2020-08-24 Thread Serge E. Hallyn
On Mon, Aug 24, 2020 at 03:10:34PM -0700, Khazhismel Kumykov wrote:
> CAP_SYS_ADMIN is too broad, and ionice fits into CAP_SYS_NICE's grouping.
> 
> Retain CAP_SYS_ADMIN permission for backwards compatibility.
> 
> Signed-off-by: Khazhismel Kumykov 

Acked-by: Serge Hallyn 

> ---
>  block/ioprio.c  | 2 +-
>  include/uapi/linux/capability.h | 2 ++
>  2 files changed, 3 insertions(+), 1 deletion(-)
> 
> v2: fix embarrassing logic mistake
> diff --git a/block/ioprio.c b/block/ioprio.c
> index 77bcab11dce5..276496246fe9 100644
> --- a/block/ioprio.c
> +++ b/block/ioprio.c
> @@ -69,7 +69,7 @@ int ioprio_check_cap(int ioprio)
>  
>   switch (class) {
>   case IOPRIO_CLASS_RT:
> - if (!capable(CAP_SYS_ADMIN))
> + if (!capable(CAP_SYS_NICE) && !capable(CAP_SYS_ADMIN))
>   return -EPERM;
>   /* fall through */
>   /* rt has prio field too */
> diff --git a/include/uapi/linux/capability.h b/include/uapi/linux/capability.h
> index 395dd0df8d08..c6ca33034147 100644
> --- a/include/uapi/linux/capability.h
> +++ b/include/uapi/linux/capability.h
> @@ -288,6 +288,8 @@ struct vfs_ns_cap_data {
> processes and setting the scheduling algorithm used by another
> process. */
>  /* Allow setting cpu affinity on other processes */
> +/* Allow setting realtime ioprio class */
> +/* Allow setting ioprio class on other processes */
>  
>  #define CAP_SYS_NICE 23
>  
> -- 
> 2.28.0.297.g1956fa8f8d-goog


Re: [PATCH v6 6/7] prctl: exe link permission error changed from -EINVAL to -EPERM

2020-07-19 Thread Serge E. Hallyn
On Sun, Jul 19, 2020 at 12:04:16PM +0200, Adrian Reber wrote:
> From: Nicolas Viennot 
> 
> This brings consistency with the rest of the prctl() syscall where
> -EPERM is returned when failing a capability check.
> 
> Signed-off-by: Nicolas Viennot 
> Signed-off-by: Adrian Reber 

Ok, i see how EINVAL snuck its way in there through validate_prctl_map()s
evolution :)

Reviewed-by: Serge Hallyn 

> ---
>  kernel/sys.c | 2 +-
>  1 file changed, 1 insertion(+), 1 deletion(-)
> 
> diff --git a/kernel/sys.c b/kernel/sys.c
> index a3f4ef0bbda3..ca11af9d815d 100644
> --- a/kernel/sys.c
> +++ b/kernel/sys.c
> @@ -2015,7 +2015,7 @@ static int prctl_set_mm_map(int opt, const void __user 
> *addr, unsigned long data
>* This may have implications in the tomoyo subsystem.
>*/
>   if (!checkpoint_restore_ns_capable(current_user_ns()))
> - return -EINVAL;
> + return -EPERM;
>  
>   error = prctl_set_mm_exe_file(mm, prctl_map.exe_fd);
>   if (error)
> -- 
> 2.26.2


Re: [PATCH v6 4/7] proc: allow access in init userns for map_files with CAP_CHECKPOINT_RESTORE

2020-07-19 Thread Serge E. Hallyn
On Sun, Jul 19, 2020 at 12:04:14PM +0200, Adrian Reber wrote:
> Opening files in /proc/pid/map_files when the current user is
> CAP_CHECKPOINT_RESTORE capable in the root namespace is useful for
> checkpointing and restoring to recover files that are unreachable via
> the file system such as deleted files, or memfd files.
> 
> Signed-off-by: Adrian Reber 

Reviewed-by: Serge Hallyn 

> Signed-off-by: Nicolas Viennot 
> Reviewed-by: Cyrill Gorcunov 
> ---
>  fs/proc/base.c | 8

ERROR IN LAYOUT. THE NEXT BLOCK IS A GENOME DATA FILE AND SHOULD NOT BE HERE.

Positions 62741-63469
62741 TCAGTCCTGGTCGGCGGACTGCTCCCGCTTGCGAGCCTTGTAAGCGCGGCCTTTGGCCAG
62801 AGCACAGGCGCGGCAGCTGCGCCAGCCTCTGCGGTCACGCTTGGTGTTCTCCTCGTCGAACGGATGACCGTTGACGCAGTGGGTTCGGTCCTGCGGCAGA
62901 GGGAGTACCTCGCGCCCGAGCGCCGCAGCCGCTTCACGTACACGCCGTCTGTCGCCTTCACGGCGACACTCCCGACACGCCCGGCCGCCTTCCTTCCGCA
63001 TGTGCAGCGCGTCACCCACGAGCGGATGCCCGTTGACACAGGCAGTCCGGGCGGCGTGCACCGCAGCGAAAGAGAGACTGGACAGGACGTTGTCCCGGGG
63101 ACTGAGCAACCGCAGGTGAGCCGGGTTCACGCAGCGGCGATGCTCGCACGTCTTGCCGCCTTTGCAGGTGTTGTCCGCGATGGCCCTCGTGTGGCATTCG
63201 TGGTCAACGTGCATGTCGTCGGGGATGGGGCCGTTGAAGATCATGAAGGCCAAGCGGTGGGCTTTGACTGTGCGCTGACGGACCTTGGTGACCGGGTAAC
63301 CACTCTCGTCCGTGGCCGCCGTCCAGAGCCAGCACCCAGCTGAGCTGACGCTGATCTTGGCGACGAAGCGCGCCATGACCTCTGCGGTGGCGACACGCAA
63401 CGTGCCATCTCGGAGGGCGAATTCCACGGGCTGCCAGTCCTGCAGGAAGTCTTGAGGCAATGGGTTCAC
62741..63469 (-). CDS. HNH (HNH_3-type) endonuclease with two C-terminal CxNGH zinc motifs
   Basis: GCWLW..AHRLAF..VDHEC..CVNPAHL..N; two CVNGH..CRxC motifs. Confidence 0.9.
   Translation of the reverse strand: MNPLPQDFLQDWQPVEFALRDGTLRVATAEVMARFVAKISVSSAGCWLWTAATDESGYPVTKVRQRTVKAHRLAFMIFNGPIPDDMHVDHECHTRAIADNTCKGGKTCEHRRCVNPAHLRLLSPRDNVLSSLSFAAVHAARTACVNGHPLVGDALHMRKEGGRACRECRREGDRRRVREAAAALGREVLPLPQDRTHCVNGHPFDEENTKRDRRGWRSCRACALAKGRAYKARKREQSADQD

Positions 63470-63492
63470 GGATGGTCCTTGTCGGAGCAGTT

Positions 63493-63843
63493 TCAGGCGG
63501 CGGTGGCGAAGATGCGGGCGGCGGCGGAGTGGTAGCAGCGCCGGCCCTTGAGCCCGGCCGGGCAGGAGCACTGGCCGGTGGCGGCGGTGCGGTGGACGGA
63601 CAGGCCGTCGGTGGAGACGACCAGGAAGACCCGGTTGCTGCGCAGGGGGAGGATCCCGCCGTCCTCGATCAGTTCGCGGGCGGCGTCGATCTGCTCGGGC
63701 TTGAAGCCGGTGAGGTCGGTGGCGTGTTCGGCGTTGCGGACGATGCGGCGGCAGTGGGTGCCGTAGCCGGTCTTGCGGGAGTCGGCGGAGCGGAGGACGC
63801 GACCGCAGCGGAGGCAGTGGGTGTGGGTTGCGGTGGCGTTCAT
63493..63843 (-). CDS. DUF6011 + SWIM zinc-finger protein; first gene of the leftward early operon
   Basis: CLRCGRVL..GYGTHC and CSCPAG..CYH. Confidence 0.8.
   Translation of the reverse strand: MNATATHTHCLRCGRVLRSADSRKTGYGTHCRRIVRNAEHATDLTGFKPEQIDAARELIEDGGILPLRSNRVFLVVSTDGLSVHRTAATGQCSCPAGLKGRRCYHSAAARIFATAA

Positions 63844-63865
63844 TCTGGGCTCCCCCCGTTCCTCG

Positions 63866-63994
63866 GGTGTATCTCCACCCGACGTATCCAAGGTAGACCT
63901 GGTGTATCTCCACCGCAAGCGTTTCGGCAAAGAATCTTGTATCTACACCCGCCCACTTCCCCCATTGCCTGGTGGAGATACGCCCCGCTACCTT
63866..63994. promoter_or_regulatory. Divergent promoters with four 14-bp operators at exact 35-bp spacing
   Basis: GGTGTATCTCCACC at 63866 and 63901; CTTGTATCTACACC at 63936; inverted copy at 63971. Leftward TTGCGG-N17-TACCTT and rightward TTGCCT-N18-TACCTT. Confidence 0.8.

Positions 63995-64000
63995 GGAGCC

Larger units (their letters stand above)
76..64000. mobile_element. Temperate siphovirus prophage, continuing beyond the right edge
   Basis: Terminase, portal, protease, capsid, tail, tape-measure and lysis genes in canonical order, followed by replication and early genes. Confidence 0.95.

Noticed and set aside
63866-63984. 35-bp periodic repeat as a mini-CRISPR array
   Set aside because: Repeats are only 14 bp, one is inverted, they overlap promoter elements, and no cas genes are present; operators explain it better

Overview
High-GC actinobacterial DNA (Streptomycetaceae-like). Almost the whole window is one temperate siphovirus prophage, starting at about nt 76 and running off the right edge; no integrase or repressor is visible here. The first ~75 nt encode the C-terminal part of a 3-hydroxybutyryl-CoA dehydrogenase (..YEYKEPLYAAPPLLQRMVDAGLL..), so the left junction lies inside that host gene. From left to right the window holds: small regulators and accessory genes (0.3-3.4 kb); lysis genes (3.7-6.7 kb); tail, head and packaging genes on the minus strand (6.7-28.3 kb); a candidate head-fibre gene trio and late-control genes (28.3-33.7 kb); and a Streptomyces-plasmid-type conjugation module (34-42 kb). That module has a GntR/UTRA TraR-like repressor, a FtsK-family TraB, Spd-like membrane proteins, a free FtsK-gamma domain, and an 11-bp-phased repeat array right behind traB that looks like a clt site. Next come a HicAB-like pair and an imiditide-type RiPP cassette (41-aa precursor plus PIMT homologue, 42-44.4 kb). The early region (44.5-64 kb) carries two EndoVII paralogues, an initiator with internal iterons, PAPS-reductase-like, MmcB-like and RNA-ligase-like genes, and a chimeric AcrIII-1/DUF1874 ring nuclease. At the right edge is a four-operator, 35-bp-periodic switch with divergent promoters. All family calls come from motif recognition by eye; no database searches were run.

>  1 file changed, 4 insertions(+), 4 deletions(-)
> 
> diff --git a/fs/proc/base.c b/fs/proc/base.c
> index 65893686d1f1..b824a8c89011 100644
> --- a/fs/proc/base.c
> +++ b/fs/proc/base.c
> @@ -2194,16 +2194,16 @@ struct map_files_info {
>  };
>  
>  /*
> - * Only allow CAP_SYS_ADMIN to follow the links, due to concerns about how 
> the
> - * symlinks may be used to bypass permissions on ancestor directories in the
> - * path to the file in question.
> + * Only allow CAP_SYS_ADMIN and CAP_CHECKPOINT_RESTORE to follow the links, 
> due
> + * to concerns about how the symlinks may be used to bypass permissions on
> + * ancestor directories in the path to the file in question.
>   */
>  static const char *
>  proc_map_files_get_link(struct dentry *dentry,
>   struct inode *inode,
>   struct delayed_call *done)
>  {
> - if (!capable(CAP_SYS_ADMIN))
> + if (!checkpoint_restore_ns_capable(_user_ns))
>   return ERR_PTR(-EPERM);
>  
>   return proc_pid_get_link(dentry, inode, done);
> -- 
> 2.26.2


Re: [PATCH v5 0/6] capabilities: Introduce CAP_CHECKPOINT_RESTORE

2020-07-17 Thread Serge E. Hallyn
On Wed, Jul 15, 2020 at 04:49:48PM +0200, Adrian Reber wrote:
> This is v5 of the 'Introduce CAP_CHECKPOINT_RESTORE' patchset. The
> changes to v4 are:
> 
>  * split into more patches to have the introduction of
>CAP_CHECKPOINT_RESTORE and the actual usage in different
>patches
>  * reduce the /proc/self/exe patch to only be about
>CAP_CHECKPOINT_RESTORE
> 
> Adrian Reber (5):
>   capabilities: Introduce CAP_CHECKPOINT_RESTORE
>   pid: use checkpoint_restore_ns_capable() for set_tid
>   pid_namespace: use checkpoint_restore_ns_capable() for ns_last_pid
>   proc: allow access in init userns for map_files with CAP_CHECKPOINT_RESTORE
>   selftests: add clone3() CAP_CHECKPOINT_RESTORE test
> 
> Nicolas Viennot (1):
>   prctl: Allow checkpoint/restore capable processes to change exe link

(This is probably bad form, but)  All

Reviewed-by: Serge Hallyn 

Assuming you changes patches 4 and 6 per Christian's suggestions,
I'd like to re-review those then.

> 
>  fs/proc/base.c|   8 +-
>  include/linux/capability.h|   6 +
>  include/uapi/linux/capability.h   |   9 +-
>  kernel/pid.c  |   2 +-
>  kernel/pid_namespace.c|   2 +-
>  kernel/sys.c  |  12 +-
>  security/selinux/include/classmap.h   |   5 +-
>  tools/testing/selftests/clone3/Makefile   |   4 +-
>  .../clone3/clone3_cap_checkpoint_restore.c| 203 ++
>  9 files changed, 236 insertions(+), 15 deletions(-)
>  create mode 100644 
> tools/testing/selftests/clone3/clone3_cap_checkpoint_restore.c
> 
> 
> base-commit: d31958b30ea3b7b6e522d6bf449427748ad45822
> -- 
> 2.26.2